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FAO facilitates wild animal and disease monitoring in Zimbabwe

15 May 2015 - In recent years Zimbabwe has seen more interaction between wildlife, domestic animals and human beings thereby increasing the risk of diseases emerging and spreading between species. This poses a threat to the livelihoods, health and incomes of communities living close to national parks and conservancies. In an effort to contain the spread of diseases from wildlife to livestock, Wildlife Capture Africa hosted a 10-day training course at Malilangwe in Chiredzi, located in southern Zimbabwe.

The course focused on methods of restraining wildlife using ethical physical and chemical capture techniques for the purposes of tracking and translocating wildlife, treating injured animals and sample collecting for disease surveillance and profiling (the latter mitigating illegal hunting).

Trained veterinarian Elma Sikala of FAO in Zimbabwe was one of those who attended the course. Elma has a passion for wildlife preservation and ensures that rural communities living adjacent to wildlife conservation areas live in harmony with nature for their mutual benefit.

“The main highlights were seeing the large wildlife numbers supported on the 50 000 hectare Malilangwe Wildlife Reserve, including the “Big Five” (elephant, lion, black rhinoceros, buffalo and leopard) and many other species. A highly qualified professional group of wildlife veterinarians and managers ran the course, giving in-depth coverage of wildlife field handling procedures, boma-capture methods, practical use of firearms for darting, helicopter darting (yes, everyone gets a turn darting from the chopper!), immobilization of the big five, laboratory, necropsy and animal disease diagnostic techniques,” says Elma.

“I also learnt that big African cats, such as, leopards, are attracted to Calvin Klein’s fragrance Obsession for Men. This perfume has actually been used to lure big cats to a camera trap. The fragrance itself contains a synthetic version of the chemical compound civetone, which occurs naturally in the scent glands of the Asian civet mammal, and which is important for territorial markings. So to our male counterparts, a word of caution, please beware on your next safari!”

FAO Zimbabwe has in the past supported the wildlife sector by providing funds for Global Positioning System (GPS). This helps facilitate the collaring of buffalo in bovine tuberculosis (bTB) research; Communal Wildlife Ranching (CWR) feasibility studies; the production of toolkits for use in human wildlife conflicts and building capacity of wildlife personnel.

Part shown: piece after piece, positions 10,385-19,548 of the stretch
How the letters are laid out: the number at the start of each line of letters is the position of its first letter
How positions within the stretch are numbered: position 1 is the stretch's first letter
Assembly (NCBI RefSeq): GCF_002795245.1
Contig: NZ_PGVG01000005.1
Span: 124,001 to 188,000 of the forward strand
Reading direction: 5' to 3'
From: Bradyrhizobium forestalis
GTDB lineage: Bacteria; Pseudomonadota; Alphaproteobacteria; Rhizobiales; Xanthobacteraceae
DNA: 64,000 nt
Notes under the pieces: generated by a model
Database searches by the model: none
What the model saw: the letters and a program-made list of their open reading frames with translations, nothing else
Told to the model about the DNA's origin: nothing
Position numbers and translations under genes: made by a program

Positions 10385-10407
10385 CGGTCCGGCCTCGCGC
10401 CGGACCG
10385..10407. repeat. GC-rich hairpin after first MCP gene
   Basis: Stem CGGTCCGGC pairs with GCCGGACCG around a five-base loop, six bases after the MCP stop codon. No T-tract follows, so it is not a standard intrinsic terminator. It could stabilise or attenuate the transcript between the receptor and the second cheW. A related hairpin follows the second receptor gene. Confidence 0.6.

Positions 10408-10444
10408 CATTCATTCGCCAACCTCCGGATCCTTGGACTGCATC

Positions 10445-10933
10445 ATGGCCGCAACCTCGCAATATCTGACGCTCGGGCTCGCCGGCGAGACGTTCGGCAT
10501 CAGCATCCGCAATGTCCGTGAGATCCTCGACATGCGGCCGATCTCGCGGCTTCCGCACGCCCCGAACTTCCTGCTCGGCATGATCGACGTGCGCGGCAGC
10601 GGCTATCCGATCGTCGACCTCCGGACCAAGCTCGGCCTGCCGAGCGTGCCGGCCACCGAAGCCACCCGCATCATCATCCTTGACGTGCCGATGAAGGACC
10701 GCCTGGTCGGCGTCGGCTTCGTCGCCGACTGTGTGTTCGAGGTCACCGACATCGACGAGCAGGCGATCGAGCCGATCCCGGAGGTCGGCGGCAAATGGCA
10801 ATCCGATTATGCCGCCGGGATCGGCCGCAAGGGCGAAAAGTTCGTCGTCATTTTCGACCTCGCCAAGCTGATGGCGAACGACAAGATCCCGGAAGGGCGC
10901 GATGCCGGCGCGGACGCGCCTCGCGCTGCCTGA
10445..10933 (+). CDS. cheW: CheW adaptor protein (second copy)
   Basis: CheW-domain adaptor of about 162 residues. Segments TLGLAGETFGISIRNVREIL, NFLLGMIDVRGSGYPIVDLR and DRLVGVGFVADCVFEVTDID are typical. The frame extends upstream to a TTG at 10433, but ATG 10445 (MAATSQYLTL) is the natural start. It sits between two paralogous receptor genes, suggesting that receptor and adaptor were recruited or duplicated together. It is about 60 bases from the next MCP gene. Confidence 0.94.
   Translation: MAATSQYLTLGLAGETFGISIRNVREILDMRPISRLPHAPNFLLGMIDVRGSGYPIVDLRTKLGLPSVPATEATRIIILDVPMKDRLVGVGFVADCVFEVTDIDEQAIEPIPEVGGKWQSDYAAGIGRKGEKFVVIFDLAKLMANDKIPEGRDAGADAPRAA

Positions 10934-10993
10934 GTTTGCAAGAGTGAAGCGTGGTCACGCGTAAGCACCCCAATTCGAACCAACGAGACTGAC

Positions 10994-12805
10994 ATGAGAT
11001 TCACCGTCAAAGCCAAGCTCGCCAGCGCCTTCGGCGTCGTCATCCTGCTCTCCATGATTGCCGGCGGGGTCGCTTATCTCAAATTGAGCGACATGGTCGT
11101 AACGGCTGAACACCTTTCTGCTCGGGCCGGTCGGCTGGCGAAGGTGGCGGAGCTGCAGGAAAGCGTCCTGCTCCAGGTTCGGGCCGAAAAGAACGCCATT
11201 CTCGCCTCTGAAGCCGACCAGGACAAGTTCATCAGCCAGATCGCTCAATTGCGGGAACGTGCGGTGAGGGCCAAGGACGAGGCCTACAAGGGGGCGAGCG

“FAO is implementing a project funded by the European Union, and a Technical Cooperation Project to research diseases at the wildlife, human and domestic animal interface and Trans Boundary Diseases (TADs), as well as capacity-building for staff at the Department of National Parks and Wildlife Management.” says Elma.

Yet due to changing human settlement and land use patterns which increasingly encroach into national parks and protected areas, TADs are on the rise. Wild animals are a reservoir for certain viruses, bacteria and parasites affecting humans and domestic animals. Over 60 percent of emerging zoonotic diseases have their origin in wildlife.

For example, wild buffalo can transmit Foot and Mouth Disease (FMD) virus to livestock. The disease has major economic implications, causing production losses and limiting market access to potentially lucrative overseas markets for livestock and beef exports from Zimbabwe. Other diseases threaten the health and livelihoods of neighbouring rural communities and include rabies, brucellosis, bovine Tuberculosis and anthrax.

“As for my final thoughts, animals ought to be treated with respect, without causing unnecessary distress or compromising their welfare, and certainly not for the advancement of personal status. For, as Moss Cass so aptly put it, “We have not inherited this earth from our parents to do with it what we will. We have borrowed it from our children and we must be careful to use it in their interests as well as our own,” concludes Elma.


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